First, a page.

Polarisation is holding us back

The heady cocktail of hyper-nationalism and religious hatred is overshadowing everything in election-bound India

By Author Geetartha Pathak   |   Published: 5th Dec 2018   12:15 am Updated: 4th Dec 2018   10:46 pm

“We need to reject any politics that targets people because of race or religion. This isn’t a matter of political correctness. It’s a matter of understanding what makes us strong. The world respects us not just for our arsenal; it respects us for our diversity and our openness and the way we respect every faith.” These words were of former United States President Barack Obama.

Now the narrative has changed with Donald Trump as US President. His arsenal against Muslims and migrants marks a paradigm shift in the US state policy on diversity and openness. Notwithstanding its sheer conservative rightist policy, politics in the US is not as confined around mandir and mosque as in India. As the 2019 parliamentary elections are nearing in India, the electoral politics in India is becoming more religion-centric.


Temple to the Fore
On November 25, the Vishwa Hindu Parishad and other organisations of the Sangh Parivar mobilised people in big numbers demanding the enactment of legislation to facilitate construction of Ram temple in the disputed area at Ayodhya. Shiv Sena chief Uddhav Thackeray with his nearly 50,000 followers also rushed to Ayodhya to take on Prime Minister Narendra Modi for his inaction in constructing the temple as promised. Thackeray referred to him as modern Kumbhkarna who slept for four long years.

The leaders of far-right organisations are blaming other top leaders for doing nothing for constructing the mandir. Former VHP leader Pravin Togadia has criticised Modi and RSS chief Mohan Bhagawat stating that both broke their promise of constructing the mandir. Togadia also criticised the RSS chief for his soft stance on Islam that the Hindu nation does not exclude Muslims.

Chief priest of Ram Janmabhoomi Temple Acharya Satyendra Das declared that the BJP would not come to power after the 2019 parliamentary elections if it did not build Ram mandir. The intention is clear — they want on one hand extreme polarisation of Hindu votes in favour of the BJP and its allies, and on the other cover up all the burning issues that have embroiled the polity during the last four years.

With similar intentions, Uttar Pradesh Chief Minister Yogi Adityanath announced his government’s decision to erect a 221-metre high statue of Lord Ram on the banks of Sarayu river that will rob the statue of Sadar Vallabhbhai Patel of its fame of being the highest statue of the world.

SC Under Attack
The apex court of the country is under attack from the Hindutva groups. They criticised the Supreme Court for adjourning the Ayodhya title suit case hearing till January. Ignoring the Uttar Pradesh government’s request for an early hearing, the apex court adjourned the hearing for the Ayodhya case to January. RSS head Bhagwat said that the Supreme Court had failed to understand the sentiment of the people. Another RSS leader Indresh Kumar went to the extent of saying that the SC bench had “delayed, denied and disrespected” justice. He wondered if the country was so handicapped that it would let “two-three judges throttle its beliefs, democracy, constitution and fundamental rights”.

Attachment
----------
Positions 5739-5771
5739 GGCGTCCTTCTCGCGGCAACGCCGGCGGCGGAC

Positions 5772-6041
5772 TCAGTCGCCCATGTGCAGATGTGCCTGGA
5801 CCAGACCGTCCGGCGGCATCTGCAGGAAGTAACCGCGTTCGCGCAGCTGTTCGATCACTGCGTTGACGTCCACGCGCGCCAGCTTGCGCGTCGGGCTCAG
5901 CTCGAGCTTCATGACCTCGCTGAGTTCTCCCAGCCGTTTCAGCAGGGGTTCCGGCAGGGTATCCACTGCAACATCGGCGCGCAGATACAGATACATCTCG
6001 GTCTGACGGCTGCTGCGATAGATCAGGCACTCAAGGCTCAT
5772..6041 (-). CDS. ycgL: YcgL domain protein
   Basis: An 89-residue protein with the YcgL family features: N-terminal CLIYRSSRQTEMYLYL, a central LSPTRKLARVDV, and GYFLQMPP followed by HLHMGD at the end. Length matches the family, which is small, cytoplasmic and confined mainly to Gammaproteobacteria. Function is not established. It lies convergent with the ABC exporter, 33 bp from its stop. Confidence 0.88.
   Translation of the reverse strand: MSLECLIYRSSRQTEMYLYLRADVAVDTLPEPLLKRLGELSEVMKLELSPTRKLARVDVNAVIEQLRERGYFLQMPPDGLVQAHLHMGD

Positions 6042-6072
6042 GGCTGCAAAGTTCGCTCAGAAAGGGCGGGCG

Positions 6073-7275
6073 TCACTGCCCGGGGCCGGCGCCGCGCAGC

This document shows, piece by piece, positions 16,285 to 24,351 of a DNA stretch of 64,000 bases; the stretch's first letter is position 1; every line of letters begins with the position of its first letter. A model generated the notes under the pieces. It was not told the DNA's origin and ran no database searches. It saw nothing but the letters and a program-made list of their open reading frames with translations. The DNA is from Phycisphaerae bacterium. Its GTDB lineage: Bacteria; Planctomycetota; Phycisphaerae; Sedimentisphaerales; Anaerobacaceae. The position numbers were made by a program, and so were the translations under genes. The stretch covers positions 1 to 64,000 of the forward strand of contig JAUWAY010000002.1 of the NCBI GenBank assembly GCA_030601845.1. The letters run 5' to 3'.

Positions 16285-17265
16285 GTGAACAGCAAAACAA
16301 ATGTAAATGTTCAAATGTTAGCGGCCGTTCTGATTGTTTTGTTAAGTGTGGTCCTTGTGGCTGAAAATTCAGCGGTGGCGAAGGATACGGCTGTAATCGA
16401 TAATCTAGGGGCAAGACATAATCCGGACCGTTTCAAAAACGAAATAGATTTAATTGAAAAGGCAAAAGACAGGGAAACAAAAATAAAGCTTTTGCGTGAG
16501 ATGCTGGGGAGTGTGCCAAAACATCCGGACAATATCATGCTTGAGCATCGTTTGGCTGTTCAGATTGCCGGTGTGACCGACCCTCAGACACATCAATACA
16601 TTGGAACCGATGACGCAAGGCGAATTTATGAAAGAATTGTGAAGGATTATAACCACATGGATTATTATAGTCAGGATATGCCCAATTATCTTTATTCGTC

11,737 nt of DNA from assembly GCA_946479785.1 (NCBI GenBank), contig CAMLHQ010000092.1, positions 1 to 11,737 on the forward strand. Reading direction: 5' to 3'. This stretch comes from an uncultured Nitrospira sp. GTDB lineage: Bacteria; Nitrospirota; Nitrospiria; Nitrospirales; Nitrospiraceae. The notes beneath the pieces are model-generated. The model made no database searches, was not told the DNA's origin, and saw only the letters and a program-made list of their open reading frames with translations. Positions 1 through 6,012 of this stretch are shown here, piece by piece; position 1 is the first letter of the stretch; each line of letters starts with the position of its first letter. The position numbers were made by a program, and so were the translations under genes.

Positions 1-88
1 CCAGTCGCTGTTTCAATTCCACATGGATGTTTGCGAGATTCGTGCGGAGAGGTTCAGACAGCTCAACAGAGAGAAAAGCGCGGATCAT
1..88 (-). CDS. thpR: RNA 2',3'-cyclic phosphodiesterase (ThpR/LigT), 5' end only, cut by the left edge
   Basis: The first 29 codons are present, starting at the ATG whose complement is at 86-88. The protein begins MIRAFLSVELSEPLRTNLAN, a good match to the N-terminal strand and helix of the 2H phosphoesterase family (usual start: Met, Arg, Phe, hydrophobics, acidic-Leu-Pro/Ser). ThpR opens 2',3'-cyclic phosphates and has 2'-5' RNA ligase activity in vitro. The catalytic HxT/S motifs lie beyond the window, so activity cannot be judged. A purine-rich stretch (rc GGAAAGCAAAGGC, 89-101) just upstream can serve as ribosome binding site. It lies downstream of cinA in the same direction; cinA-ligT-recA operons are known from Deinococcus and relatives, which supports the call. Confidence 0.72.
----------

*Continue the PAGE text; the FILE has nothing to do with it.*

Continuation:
It is difficult to argue with leaders of rightist organisations during this high-voltage campaign that the justice system cannot take any sentiment of any group into account in delivering justice. They have waited since 1992, but now their patience is running out and they want enactment of law. If making a law is not possible, they want an ordinance, so as to construct the mandir.
Parliament can make laws and it is the duty of the court to manage the justice system on the basis of the laws passed by Parliament. However, Parliament arbitrarily cannot make any law by changing the basic structure of the constitution.

Paying Little Heed
The mandir issue is being vigorously pushed to the fore as the Bahujan Samaj Party and Samajwadi Party are coming close to forming an electoral alliance for the 2019 parliamentary elections. The warning of CJI Ranjan Gogoi at the inaugural function of the Constitution Day celebrations in Delhi on November 26 is construed as an inference in the present situation in the country. He said: “It is in our best interest to heed the advice of the constitution. If we do not, our hubris will result in sharp descent into chaos,”

Big statues, giant national flags, Ram Janmabhoomi and resurged nationalism cocktails with religious hatred have overshadowed everything in election-bound India. We are exhausting all our energies in doing so.

Snail-paced Development
There was a discussion on social media on the recently completed 4.94-km long rail-cum-road bridge over the Brahmaputra joining Dibrugarh of Assam with Pasighat of Arunachal Pradesh. Some gave credit to the UPA while some praised the NDA government though the major portion of the work was completed during the UPA government at the Centre and the State.

The foundation stone for the project was laid in 1997 and construction started in 2002. It took long 21 years to complete the construction of the bridge. The world’s longest bridge is the Danyang–Kunshan Grand Bridge in China, part of the Beijing-Shanghai High-Speed Railway with a length of 165 km. The bridge, which opened in June 2011, was constructed in just four years. We cannot give credit to any government that took 21 long years to construct the less than 5-km long bridge.

If our politics, social agenda and all other discourses are confined to mandir, mosque, beef, cow vigilante, ghar waspi and love jihads, we will lag behind even the sub-Saharan backward countries within a few decades.

(The author is a senior journalist from Assam)